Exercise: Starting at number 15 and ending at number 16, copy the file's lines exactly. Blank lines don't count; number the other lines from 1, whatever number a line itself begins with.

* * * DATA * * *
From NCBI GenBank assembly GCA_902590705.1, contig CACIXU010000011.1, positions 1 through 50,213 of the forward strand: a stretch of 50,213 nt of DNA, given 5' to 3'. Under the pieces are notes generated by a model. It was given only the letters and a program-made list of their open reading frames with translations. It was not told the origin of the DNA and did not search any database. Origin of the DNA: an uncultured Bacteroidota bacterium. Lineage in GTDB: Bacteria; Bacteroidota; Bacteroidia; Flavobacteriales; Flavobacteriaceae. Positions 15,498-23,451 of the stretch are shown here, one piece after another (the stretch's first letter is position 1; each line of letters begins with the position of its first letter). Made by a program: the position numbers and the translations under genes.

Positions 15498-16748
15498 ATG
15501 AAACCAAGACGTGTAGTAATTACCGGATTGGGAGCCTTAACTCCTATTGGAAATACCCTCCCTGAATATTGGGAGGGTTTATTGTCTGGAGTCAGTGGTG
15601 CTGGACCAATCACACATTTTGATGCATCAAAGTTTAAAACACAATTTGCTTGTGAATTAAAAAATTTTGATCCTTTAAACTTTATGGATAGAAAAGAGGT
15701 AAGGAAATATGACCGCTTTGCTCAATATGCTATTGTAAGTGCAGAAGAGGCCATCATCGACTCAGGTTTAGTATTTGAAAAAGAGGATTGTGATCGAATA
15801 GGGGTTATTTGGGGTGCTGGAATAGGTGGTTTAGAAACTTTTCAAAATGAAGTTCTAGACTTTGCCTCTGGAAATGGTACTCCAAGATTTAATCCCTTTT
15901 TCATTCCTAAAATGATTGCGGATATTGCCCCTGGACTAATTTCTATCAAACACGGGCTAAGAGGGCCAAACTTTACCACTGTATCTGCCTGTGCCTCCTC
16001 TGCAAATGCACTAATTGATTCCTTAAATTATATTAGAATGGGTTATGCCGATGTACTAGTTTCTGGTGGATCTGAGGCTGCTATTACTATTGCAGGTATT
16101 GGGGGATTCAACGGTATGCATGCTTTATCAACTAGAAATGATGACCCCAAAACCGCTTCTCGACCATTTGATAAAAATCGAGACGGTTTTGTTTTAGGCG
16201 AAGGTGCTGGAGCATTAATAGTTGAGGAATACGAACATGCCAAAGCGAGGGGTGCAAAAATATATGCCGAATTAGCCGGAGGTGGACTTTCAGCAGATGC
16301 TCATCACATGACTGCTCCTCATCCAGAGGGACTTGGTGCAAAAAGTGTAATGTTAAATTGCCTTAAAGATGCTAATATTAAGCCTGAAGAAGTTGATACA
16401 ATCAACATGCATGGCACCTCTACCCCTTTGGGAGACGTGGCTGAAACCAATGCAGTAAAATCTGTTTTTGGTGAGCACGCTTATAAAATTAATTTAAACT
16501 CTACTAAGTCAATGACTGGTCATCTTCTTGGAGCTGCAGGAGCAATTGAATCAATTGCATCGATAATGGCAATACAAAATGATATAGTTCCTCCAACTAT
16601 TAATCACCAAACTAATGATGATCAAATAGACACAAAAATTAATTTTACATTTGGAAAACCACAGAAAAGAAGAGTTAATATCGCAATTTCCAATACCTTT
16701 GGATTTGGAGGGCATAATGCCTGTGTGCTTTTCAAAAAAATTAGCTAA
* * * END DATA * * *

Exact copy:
16601 TAATCACCAAACTAATGATGATCAAATAGACACAAAAATTAATTTTACATTTGGAAAACCACAGAAAAGAAGAGTTAATATCGCAATTTCCAATACCTTT
16701 GGATTTGGAGGGCATAATGCCTGTGTGCTTTTCAAAAAAATTAGCTAA